Jeremy D. Wells
Carter County Times
It’s that time of year again. Time to start planting gardens and, if you want to add chickens to your menagerie, it’s time to start getting ready for new baby chicks.
I noticed last week that the familiar peeping sound had returned to the backrooms of our local Grayson and Olive Hill post offices as I walked past boxes of baby chicks to drop off newspapers for delivery. It reminds me that I have some repairs to make to the hen house on our property so I can finally add some laying hens to our little homestead this year.
Luckily, we’re far enough out that our chickens won’t bother anyone, except maybe our dogs and cats. But that wasn’t the case for folks in Olive Hill during the spring of 1922. While the editor clearly states that he’d had no trouble with his neighbors, someone he knows had obviously had enough trouble with chickens tearing up their yard and garden to prompt a column.
As if bugs and rabbits and squirrels aren’t enough to deal with, seeing your neighbor’s flock of chickens wreak havoc in your garden might be enough to cause a rift in the neighborhood – or at the very least to cool relations.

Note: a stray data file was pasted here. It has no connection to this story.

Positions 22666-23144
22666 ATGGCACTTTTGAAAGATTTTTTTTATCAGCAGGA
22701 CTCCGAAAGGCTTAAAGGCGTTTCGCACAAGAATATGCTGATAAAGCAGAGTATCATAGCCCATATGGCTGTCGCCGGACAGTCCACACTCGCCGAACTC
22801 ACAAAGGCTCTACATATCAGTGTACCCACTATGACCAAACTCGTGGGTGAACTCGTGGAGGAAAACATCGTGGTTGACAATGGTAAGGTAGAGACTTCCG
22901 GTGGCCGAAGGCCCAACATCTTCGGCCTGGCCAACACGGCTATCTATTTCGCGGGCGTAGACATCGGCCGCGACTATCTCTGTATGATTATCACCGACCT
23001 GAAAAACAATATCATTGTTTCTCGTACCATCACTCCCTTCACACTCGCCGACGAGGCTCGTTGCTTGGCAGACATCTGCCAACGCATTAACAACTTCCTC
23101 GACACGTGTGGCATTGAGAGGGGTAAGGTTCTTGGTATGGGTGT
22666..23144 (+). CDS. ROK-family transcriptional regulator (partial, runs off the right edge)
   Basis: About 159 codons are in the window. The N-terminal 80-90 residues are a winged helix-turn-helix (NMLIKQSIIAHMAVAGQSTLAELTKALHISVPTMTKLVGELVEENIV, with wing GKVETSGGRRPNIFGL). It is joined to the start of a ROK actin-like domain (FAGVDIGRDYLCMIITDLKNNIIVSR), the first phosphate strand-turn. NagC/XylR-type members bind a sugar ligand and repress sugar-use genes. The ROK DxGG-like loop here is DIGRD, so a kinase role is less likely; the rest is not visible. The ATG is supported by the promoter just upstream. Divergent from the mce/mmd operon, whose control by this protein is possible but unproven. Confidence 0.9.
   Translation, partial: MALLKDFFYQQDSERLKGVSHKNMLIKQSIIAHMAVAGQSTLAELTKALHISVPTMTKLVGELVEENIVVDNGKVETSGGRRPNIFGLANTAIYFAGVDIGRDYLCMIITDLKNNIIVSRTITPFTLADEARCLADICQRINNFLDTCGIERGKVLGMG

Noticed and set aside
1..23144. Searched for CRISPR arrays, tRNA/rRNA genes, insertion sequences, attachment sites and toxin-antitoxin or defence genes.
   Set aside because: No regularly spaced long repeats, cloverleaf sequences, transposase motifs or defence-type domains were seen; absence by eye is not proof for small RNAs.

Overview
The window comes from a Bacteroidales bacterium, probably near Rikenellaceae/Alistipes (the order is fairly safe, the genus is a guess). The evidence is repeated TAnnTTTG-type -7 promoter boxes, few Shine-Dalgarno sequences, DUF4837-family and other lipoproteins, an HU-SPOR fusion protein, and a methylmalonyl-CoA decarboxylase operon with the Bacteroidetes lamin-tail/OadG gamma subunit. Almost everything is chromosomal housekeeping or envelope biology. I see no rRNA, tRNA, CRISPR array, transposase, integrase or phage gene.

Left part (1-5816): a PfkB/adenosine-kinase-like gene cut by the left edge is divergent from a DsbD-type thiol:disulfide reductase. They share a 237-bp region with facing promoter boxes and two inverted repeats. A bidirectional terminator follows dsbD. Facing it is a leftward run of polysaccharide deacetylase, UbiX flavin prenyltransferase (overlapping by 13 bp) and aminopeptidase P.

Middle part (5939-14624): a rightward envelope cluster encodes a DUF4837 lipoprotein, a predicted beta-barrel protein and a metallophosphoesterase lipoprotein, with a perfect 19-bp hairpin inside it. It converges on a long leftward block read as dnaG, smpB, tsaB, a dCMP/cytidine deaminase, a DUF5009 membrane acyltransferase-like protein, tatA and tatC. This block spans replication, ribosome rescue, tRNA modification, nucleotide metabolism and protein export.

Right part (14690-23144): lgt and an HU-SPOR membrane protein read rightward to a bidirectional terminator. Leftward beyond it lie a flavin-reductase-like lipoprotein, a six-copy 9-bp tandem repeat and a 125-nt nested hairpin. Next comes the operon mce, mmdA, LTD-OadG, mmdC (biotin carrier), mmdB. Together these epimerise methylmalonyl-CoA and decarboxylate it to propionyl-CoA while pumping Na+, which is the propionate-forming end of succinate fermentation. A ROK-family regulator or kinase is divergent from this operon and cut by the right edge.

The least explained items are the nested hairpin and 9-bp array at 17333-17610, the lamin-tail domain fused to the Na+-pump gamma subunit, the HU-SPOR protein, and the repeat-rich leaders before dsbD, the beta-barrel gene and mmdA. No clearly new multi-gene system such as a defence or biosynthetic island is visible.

I suppose it could always be worse. It could be cattle trampling your garden instead. That would have to be much more devastating than any of the damage a chicken could do. It’s a good thing that problem has been addressed over the last century at least.
Of course, even if you do manage to grow a garden safe from bands of roving livestock, you’re still probably not going to be as good as Taylor Enix was. Not everyone is meant to grow apples that weigh a pound and beets that tip the scale at over seven pounds though. Maybe that’s a good thing. I like pickled beets as much as, if not better than, the next guy. Still, seven and a quarter pounds is a whole lot of beet to eat.
Editor’s Note: This is the 36th in a series of articles drawn from historical newspaper clippings in the collection of the late Jack Fultz.